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The Ardrossan wind farm has become a much visited renewable energy landmark in Scotland. About 40 miles southwest of Glasgow within North Ayrshire, 15 wind turbines produce enough green electricity to power around 20,000 homes with total output of the site around 30MW. All the power produced at Ardrossan is supplied to Powergen. Professional ecologists and archaeologist were retained by Airtricity to advise during the planning and construction phases, producing an Environmental Impact Assessment as part of the planning application process. In addition, noise from the turbines was raised as a concern at pre-application stage, but has not been an issue. Another concern was raised by Glasgow Airport about the possible impact on the air traffic control system; however, this was also found not to be a problem.
The Windfarm's workings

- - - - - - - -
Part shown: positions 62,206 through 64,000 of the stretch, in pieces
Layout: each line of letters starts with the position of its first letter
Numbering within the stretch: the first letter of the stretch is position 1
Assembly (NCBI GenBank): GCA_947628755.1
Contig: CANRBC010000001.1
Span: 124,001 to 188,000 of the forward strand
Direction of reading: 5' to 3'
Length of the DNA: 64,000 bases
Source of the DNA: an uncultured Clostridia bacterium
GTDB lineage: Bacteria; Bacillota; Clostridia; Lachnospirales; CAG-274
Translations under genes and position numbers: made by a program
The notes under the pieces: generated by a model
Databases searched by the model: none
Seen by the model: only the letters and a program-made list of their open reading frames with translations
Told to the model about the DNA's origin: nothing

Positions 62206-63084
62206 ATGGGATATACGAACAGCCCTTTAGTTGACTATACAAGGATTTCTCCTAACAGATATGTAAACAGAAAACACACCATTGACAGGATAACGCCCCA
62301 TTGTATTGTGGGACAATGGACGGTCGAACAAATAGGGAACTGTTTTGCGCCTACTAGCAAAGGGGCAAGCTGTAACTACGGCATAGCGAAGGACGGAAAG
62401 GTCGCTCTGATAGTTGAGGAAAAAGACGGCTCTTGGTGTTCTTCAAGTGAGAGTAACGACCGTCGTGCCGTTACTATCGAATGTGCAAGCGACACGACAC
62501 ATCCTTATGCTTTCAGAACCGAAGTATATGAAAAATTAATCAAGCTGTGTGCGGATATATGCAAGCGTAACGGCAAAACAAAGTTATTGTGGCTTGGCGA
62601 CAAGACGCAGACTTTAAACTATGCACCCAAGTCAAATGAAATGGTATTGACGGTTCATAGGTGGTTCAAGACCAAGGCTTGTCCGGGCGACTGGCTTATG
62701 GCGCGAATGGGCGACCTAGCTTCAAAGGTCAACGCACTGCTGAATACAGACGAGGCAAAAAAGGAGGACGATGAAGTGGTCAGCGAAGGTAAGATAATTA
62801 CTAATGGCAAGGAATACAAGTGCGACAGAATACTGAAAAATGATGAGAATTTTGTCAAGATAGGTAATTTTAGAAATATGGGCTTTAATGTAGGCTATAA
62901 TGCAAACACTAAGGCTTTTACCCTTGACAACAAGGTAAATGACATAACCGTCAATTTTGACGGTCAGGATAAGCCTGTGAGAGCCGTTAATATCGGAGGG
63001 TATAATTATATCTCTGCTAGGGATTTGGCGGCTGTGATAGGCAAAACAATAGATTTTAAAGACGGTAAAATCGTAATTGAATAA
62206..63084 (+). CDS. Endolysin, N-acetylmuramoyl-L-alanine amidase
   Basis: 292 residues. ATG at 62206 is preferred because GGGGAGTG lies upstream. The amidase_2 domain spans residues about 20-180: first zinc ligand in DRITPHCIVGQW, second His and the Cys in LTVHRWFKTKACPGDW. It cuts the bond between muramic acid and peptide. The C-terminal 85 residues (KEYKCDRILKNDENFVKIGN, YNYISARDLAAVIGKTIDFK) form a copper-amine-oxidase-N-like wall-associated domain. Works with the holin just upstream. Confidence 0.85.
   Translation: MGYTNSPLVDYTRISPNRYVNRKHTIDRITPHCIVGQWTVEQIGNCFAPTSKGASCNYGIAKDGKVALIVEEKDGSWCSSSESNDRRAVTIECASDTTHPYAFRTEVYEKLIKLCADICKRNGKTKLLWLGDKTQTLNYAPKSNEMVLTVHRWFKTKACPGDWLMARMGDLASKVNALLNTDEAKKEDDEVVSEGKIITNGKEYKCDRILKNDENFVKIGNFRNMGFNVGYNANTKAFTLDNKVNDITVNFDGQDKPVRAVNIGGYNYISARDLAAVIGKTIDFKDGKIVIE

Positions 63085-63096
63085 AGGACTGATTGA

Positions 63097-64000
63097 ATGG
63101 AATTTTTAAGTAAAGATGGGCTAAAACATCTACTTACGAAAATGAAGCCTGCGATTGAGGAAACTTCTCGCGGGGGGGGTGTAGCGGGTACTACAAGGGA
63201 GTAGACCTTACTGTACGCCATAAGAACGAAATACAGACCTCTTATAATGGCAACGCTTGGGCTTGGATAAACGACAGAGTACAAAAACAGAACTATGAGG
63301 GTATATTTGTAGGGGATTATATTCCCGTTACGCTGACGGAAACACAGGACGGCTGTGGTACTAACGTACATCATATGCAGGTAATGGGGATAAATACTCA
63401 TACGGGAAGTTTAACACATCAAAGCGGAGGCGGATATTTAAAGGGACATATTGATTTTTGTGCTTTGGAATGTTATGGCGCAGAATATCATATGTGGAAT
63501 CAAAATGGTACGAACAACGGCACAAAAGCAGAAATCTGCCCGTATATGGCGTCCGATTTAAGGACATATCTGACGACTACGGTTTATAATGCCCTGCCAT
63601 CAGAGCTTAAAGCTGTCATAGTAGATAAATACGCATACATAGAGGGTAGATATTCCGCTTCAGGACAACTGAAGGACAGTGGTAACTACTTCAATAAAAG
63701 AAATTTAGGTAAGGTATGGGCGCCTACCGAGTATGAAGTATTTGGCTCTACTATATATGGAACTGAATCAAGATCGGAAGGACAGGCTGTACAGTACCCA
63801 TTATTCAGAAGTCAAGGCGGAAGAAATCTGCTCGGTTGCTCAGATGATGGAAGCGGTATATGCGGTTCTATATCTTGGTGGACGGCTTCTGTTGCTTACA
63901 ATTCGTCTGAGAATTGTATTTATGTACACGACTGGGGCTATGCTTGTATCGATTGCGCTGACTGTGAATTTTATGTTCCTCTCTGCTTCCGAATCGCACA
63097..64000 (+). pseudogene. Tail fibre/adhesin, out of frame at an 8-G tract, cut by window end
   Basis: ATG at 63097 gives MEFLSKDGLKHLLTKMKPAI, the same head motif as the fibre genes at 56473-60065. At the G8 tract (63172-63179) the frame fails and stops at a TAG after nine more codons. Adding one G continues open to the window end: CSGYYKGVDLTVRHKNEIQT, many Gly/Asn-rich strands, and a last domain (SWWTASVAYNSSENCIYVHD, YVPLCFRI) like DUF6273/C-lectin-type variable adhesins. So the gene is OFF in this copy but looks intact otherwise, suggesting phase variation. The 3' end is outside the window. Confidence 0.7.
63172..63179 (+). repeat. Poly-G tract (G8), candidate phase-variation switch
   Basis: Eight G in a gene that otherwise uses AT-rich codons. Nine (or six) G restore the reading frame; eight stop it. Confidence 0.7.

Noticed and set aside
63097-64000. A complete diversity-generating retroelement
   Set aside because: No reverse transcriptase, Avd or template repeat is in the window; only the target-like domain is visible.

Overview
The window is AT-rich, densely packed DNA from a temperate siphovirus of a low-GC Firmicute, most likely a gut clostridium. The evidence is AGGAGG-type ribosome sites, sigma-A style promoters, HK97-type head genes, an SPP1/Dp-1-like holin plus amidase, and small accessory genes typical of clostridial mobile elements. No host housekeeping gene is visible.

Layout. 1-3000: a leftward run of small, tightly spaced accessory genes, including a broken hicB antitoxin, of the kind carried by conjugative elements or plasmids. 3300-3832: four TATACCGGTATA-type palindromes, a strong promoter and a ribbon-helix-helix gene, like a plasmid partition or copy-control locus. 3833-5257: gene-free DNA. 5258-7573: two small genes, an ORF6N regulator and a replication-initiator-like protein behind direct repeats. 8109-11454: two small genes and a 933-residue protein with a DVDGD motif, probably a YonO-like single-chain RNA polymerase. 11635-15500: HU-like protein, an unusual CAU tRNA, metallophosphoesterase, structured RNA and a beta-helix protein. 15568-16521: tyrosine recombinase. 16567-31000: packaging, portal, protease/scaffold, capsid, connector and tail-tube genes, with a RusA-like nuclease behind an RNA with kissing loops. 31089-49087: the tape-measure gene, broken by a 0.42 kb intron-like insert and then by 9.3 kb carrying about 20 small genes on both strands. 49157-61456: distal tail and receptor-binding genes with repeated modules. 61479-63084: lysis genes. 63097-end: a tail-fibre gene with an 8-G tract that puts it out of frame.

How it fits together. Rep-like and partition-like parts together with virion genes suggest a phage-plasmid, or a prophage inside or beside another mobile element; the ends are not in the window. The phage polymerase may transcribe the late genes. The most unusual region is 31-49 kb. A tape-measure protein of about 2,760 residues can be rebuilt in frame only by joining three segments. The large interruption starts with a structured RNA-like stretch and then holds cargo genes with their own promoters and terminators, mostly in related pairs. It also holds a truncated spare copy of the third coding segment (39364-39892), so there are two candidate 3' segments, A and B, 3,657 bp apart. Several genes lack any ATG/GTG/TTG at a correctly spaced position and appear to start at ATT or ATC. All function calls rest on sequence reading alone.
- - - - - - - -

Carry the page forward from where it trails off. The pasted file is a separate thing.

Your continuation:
The site was commissioned in early 2004. Initially there were 12 turbines but a further three were added in 2008. Each Vesta Turbine was made in Campbeltown and can produce up to 2MW of electricty. Airtricity have been very pleased with the site because it has an efficiency of 37%. Not as high as 58% which has been achieved on one site in the Shetlands but much better than the 25% national average. The maximum power output for the site is 30MW which is achieved by the turbines turning at a modest 16.5 rpm. There is enough power for about 20,000 homes at its operational capacity of 37%. All monitoring can be done on line so that the site does not need to be manned at all times. While the turbines are low maintenance, they are monitored to ensure that they are working at optimum levels. Overall the turbines are visited about 4 to 6 times a year.
Airtricity provides a fund to assist local projects and activities, especially to encourage local schools and other community groups to visit the site to take the mystery out of windfarms.
The site continues to be used for sheep farming. Moreover, there has been no evidence of 'bird strikes' since the windfarm became operational. The highest point of the site had been an Iron Age fort; not only is it easily defensible but it has great visibility in almost all directions of the compass including a stunning view of Arran.